This sounds utterly fantastical. I'll be sure to try it out on my Ivy wig (it got horribly tangled at Otakon 08 and has been hiding in the drawer every since). Are there are cons that you can see so far? Does it stain clothing? You said it doesn't look lank at all, but does it appear damp? Do you think it's still possible to style it? And would it work as a pre-treatment to long wigs?

(Sorry for the mass of questions, I just wanna know before I go out and buy it.)

#11 ChilmarkGryphon on 9 years ago

@Raikou: I haven't been able to see any real cons so far. The silicone doesn't rub off or stain once the petroleum carrier has evaporated (which happens pretty fast). It doesn't appear or feel damp. I doubt any styling products would stick to the coated fiber, and dyeing over it with alcohol-based dyes would remove the silicone with possible, but it SHOULD still be curlable with hot water (I haven't got any curlers or I'd test it for you now). I can't imagine any reason why you couldn't use it as a pretreatment; it certainly make it easier to untangle after wearing.

#12 phantomthief on 9 years ago

Nifty :3 Sounds like an industrial version of the Motions oil sheen X3
I know mane 'n tail is a silicone, not sure about Motions, and with both of them, the silicone and/or oil residue keeps the wigs detangled longer ^___^
Good show.

May I add this to the Motions Oil Sheen tutorial?

~Ari

#13 WARPAINTandUnicorns on 9 years ago

Motions oil sheen is definitely an oil, I stopped using since it takes a week to stop having a greasy feeling on the wig fiber. I preferred Mane 'n Tail because it does have silicone in it.

I'll keep an eye out for this.

#14 ChilmarkGryphon on 9 years ago

[QUOTE="Motion's Oil Sheen"]Ingredients:
C13-14 Isoparaffin, Isobutane, Propane, Isodecyl Oleate, Fragrance (Parfum), Hexyl Cinnamal, Linalool, Hydroxycitronellal, Butylphenyl Methylpropional, Limonene, Citronellol, Simmondsia Chinensis (Jojoba) Seed Oil, Prunus Amygdalus Dulcis (Sweet Almond) Oil, SD Alcohol, 40-A, Panax Ginseng Root Extract, Chamomilla Recutita (Matricaria) Flower Extract. [/QUOTE]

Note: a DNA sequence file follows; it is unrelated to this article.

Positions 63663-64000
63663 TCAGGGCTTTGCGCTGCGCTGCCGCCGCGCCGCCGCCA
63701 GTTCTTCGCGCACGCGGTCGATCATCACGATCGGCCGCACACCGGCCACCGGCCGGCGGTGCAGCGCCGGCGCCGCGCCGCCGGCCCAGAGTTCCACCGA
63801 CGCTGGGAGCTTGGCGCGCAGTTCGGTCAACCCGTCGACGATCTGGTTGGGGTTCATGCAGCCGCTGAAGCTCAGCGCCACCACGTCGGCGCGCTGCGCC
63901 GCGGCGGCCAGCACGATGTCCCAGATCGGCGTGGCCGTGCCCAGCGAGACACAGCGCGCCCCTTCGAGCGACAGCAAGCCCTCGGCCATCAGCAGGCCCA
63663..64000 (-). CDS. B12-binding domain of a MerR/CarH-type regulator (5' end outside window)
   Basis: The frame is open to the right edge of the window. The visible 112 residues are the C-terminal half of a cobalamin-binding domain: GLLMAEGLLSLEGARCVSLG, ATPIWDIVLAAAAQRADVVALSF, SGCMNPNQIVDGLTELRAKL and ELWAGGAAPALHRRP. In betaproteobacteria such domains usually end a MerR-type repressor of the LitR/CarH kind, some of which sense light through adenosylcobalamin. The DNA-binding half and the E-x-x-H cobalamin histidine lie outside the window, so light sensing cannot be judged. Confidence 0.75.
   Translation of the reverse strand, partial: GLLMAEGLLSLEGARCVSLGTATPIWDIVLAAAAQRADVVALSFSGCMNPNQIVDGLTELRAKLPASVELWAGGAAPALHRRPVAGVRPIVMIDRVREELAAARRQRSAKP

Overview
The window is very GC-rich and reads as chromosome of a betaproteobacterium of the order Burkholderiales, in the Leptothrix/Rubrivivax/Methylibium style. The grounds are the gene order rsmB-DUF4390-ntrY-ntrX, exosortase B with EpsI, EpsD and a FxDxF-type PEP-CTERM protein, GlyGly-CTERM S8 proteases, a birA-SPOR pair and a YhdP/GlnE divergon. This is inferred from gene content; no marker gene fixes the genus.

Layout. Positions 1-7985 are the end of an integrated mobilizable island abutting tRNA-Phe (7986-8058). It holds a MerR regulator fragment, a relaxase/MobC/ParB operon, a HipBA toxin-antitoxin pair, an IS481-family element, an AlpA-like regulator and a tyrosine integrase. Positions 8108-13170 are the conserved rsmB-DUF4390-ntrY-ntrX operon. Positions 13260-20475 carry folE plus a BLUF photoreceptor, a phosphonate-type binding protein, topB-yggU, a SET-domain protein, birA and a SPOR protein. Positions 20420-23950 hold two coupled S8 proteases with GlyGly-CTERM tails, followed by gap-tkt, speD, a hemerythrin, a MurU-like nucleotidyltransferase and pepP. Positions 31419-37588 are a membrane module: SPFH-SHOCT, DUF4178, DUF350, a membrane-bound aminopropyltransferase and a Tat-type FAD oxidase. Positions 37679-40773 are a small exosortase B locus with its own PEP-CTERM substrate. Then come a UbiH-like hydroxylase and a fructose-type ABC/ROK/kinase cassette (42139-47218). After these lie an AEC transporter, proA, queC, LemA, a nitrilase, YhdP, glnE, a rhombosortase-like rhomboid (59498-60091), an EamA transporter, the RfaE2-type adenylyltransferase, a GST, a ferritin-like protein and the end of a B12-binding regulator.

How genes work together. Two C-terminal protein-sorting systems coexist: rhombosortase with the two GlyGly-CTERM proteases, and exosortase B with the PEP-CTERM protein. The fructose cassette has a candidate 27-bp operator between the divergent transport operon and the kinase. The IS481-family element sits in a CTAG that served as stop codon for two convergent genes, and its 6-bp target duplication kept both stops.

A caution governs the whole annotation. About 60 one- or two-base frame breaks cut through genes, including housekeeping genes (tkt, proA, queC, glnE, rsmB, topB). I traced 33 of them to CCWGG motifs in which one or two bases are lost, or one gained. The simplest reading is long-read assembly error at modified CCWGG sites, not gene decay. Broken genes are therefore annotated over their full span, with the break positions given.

Chemically speaking it's completely different from Oil Sheen. Oil Sheen is... oils. I am personally wary of mixing plastic fiber and oil, seeing as how all the commercial wig conditioners I've looked at are explicitly labelled as oil-free.

#15 Cora on 9 years ago

[QUOTE=ChilmarkGryphon;3069902]Chemically speaking it's completely different from Oil Sheen. Oil Sheen is... oils. I am personally wary of mixing plastic fiber and oil, seeing as how all the commercial wig conditioners I've looked at are explicitly labelled as oil-free.[/QUOTE]

I wouldn't worry about mixing plastic with oil, seeing as plastic comes from oil, and I've yet to see anyone post about experimenting with substances that create damage from a chemical reaction. We've seen proof that not even straight bleach does anything to wig fiber. Generally what has the most effect in ruining a wig is heat.

Motion's is safe to use on the wigs. I've used it plenty of time myself and if you don't completely soak it in the stuff, it dries in about a day and feels fine to me. This silicone stuff seems like a sort of "last resort," given that the OP's floor is now permanently slippery, you should probably proceed with caution and not go spraying this stuff about wil-he, nil-he.